New Restaurant Alert: Genki Sushi at Bonifacio Stopover, Bonifacio Global City

Sushi on a conveyor belt will test your will power.

Genki Sushi
2/L Bonifacio Stopover Pavillion, Rizal Drive corner 31st Street, Bonifacio Global City
Contact: 624-2867, 0917-315-5671
Open from 11 a.m. to 10 p.m. (Sunday to Thursday) and 11 a.m. to 11 p.m. (Friday to Saturday) 




( Travelers, especially those who frequent the big cities of Southeast and North Asia, will probably be familiar with Genki Sushi, the Japanese conveyor sushi chain that offers delicious dishes with a side of novelty cuteness.


"Genki Sushi is a Japanese franchise that’s known in Asia—Hong Kong, Bangkok, Singapore, and now in the Philippines. We have a couple also in the States," says Karen Tanchanco Caballero, general manager of Mother Spice Food Corporation, which is the sole operator of Genki Sushi in the Philippines. "It’s a fun concept of the Koshoku expressway lane system. It has an iPad ordering system. There’s fun and control for all diners across all age groups."



Streamlined Japanese aesthetic



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The iPad menu comes with the running bill so you won't go overboard.



Sushi express




Kiddie plates



Out comes the order


Unlike other conveyor belt sushi chains where customers pick from an array of dishes that appear slowly in front of them, moved along via, well, conveyor belt, Genki Sushi works on an automated system where customers place their order via iPad; the dishes are made fresh and delivered via a Shinkansen-like magnetic tack.


The trays the sushi arrive in are inspired by Japanese iconography that range from the Shinkansen, a Japanese bullet train, to a racecar to Astro Boy speeding towards you with your orders on his back. Some dishes are served on Hello Kitty Plates, and customers can request Hello Kitty dinnerware—child-sized plates, bowls, spoons, forks, and mugs—for an even cuter Japanese experience. The restaurant uses an automated Radio Frequency Identification (RFID) technology to keep track of every plate, so that everyone gets a fresh order every time.


Customers can also make their own green tea. Each table is equipped with a tap of free-flowing hot water and a little container of matcha powder, so that they can have as much tea as they want, when they want it.



Matcha on tap







Salmon Sashimi



Seared Salmon with Pollock Roe


The menu is extensive, divided by category and subcategory. Sushi, for example, is split into an entire catalogue—nigiri (egg or seafood on top of rice), gunkan (egg or seafood on top of rice wrapped with seaweed), makimono (different kinds of maki), and so on. There's also sashimi, washoku (kind of, but not quite Japanese home cooking), drinks, and dessert. Much of the menu is made up Japanese restaurant staples that don't need explanation, but with a menu this broad, there are some dishes that deserve to be highlighted:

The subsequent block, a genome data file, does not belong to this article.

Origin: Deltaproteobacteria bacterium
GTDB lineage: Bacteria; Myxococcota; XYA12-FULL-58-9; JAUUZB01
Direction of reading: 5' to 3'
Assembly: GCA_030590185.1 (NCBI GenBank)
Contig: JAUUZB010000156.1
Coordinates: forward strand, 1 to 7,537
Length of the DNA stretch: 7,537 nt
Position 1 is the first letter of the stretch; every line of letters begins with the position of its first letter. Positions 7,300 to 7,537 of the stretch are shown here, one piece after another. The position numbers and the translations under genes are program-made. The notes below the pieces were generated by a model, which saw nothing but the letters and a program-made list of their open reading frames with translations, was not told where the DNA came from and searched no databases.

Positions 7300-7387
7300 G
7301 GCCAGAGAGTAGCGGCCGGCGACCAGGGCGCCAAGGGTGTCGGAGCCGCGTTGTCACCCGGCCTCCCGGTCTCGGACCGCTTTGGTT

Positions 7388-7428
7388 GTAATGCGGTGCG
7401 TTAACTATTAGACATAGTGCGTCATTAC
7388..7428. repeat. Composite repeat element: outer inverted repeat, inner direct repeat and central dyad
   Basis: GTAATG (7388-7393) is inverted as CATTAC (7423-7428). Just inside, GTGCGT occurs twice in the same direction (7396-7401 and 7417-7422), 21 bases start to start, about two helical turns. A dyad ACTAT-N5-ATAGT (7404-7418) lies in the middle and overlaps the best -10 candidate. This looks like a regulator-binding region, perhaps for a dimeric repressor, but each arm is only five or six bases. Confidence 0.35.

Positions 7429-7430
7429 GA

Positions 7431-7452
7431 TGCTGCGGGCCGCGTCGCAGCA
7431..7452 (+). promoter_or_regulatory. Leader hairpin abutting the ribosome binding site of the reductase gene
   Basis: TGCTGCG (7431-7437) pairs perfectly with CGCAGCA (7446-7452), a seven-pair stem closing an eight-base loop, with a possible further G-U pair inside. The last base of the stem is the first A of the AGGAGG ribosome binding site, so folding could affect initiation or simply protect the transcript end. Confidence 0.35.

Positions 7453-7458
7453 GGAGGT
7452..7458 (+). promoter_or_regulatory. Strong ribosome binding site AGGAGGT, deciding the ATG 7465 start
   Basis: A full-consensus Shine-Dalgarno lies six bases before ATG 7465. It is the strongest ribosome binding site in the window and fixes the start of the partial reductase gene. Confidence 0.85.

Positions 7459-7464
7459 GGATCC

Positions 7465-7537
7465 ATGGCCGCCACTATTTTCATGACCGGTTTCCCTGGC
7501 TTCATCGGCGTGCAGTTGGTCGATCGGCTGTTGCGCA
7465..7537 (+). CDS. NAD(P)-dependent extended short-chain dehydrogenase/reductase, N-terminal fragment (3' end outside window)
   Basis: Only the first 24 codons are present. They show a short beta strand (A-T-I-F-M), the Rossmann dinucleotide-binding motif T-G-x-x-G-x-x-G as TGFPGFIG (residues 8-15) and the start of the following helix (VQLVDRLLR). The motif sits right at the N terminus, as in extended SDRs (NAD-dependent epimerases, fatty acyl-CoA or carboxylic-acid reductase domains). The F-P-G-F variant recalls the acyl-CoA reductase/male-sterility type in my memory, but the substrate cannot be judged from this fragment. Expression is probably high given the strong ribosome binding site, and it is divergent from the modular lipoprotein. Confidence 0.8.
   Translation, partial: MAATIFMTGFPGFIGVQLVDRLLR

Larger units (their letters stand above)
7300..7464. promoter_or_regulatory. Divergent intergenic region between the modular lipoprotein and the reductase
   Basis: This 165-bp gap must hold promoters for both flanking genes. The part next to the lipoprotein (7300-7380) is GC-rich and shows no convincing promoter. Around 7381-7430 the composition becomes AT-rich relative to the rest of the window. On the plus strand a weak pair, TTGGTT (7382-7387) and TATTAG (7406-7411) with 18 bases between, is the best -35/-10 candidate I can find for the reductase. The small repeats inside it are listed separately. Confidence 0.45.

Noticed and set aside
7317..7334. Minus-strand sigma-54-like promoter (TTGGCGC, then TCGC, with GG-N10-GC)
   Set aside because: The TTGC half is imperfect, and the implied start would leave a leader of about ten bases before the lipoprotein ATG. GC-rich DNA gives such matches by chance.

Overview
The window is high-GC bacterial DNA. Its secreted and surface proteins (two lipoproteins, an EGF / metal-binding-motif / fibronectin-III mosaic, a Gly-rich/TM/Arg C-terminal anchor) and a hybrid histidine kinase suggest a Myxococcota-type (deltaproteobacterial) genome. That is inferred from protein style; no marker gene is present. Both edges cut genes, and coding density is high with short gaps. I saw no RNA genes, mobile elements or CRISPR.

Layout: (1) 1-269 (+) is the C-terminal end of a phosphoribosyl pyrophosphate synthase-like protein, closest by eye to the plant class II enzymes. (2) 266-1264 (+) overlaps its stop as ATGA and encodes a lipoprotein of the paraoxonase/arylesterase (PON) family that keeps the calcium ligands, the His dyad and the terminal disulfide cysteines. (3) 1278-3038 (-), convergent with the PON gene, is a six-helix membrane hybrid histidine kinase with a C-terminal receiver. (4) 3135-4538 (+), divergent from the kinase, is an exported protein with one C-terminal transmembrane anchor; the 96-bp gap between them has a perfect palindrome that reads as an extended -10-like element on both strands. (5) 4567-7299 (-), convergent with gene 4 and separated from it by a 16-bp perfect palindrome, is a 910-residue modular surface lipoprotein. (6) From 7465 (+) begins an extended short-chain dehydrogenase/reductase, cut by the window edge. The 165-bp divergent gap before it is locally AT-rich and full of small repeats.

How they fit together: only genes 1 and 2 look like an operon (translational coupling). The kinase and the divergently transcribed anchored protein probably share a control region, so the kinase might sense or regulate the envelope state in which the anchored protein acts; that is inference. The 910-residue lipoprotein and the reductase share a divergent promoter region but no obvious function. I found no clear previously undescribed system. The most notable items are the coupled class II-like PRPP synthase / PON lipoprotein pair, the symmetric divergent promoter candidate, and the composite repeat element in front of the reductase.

The assortment of sushi, maki, and more


Under zen sai washoku, there is the steamed egg custard (P120) and the chuka wakame (P130). The steamed egg is delightful; light and airy, the egg feeling and almost tasting like cream on the tongue. It is flavored with, among other things, shiitake and kani, umami-rich from the steaming, embedded in the custard like jewels in rock. Well, soft jewels in soft rock. 


Customers will be spoiled for choice of nigiri sushi. Three of the best include the seared salmon with pollock roe (P200)—the rice and salmon lightly grilled so that they impart a smoky flavor, with the roe adding a delicious touch of saltiness to the whole affair. The surf clam (P150) is chewy from freshness, a textural, briny delight. The shrimp garlic butter (P120) is, to put it indelicately, to die for. Almost literally. It's so delicious that one can imagine ordering it as part of a last meal. It looks like nothing, really: two pieces of pale shrimp atop sushi rice, the whole thing doused in melted garlic butter. This rather sad appearance hides a rich meld of flavors, the allium-flavored fat pumping up the flavor of the shrimp so that it enters another dimension of taste altogether, dancing all the way. This is not an exaggeration. It is that good.


The dessert list is short, consisting of green tea ice cream (P80), strawberry ice cream (P80), chocolate mousse (P140), Matcha Double Fromage (P140), rare Japanese cheesecake (P140), and tiramisu (P140). The green tea ice cream is flavorful but not too sweet, a steal at P80 for two big scoops. The strawberry ice cream is sweeter, contains chunks of strawberry, and is the favorite of the restaurant's Japanese partners. The chocolate mousse is light in texture but dense in flavor, while the Matcha Double Fromage offers two layers of differently textured and flavored cheesecake. The first layer is a light green-tea flavor that sits atop a denser, heavier, slightly tart but more flavorful plain cheesecake base. Genki Sushi is currently working with Chef Miko Aspiras to develop sushi-themed desserts to beef up the restaurant's dessert line.



Sushi train


The iPad at the table also shows the running bill, so customers can keep track of what they've eaten and how much they're spending, as well as a bill-out button to make payment easier.


"Filipinos love Japanese food. It’s not something too foreign or too exotic for us," Karen says. "We offer quality Japanese food that isn’t so expensive, so anytime you have a craving for an authentic Japanese experience, they can simply drop by and have fun."


Beyond the novelty, Genki Sushi offers delicious, quality Japanese food at reasonable prices. The fact that customers get to play with and control the dining process is a nice plus.


Photos by Majoy Siason

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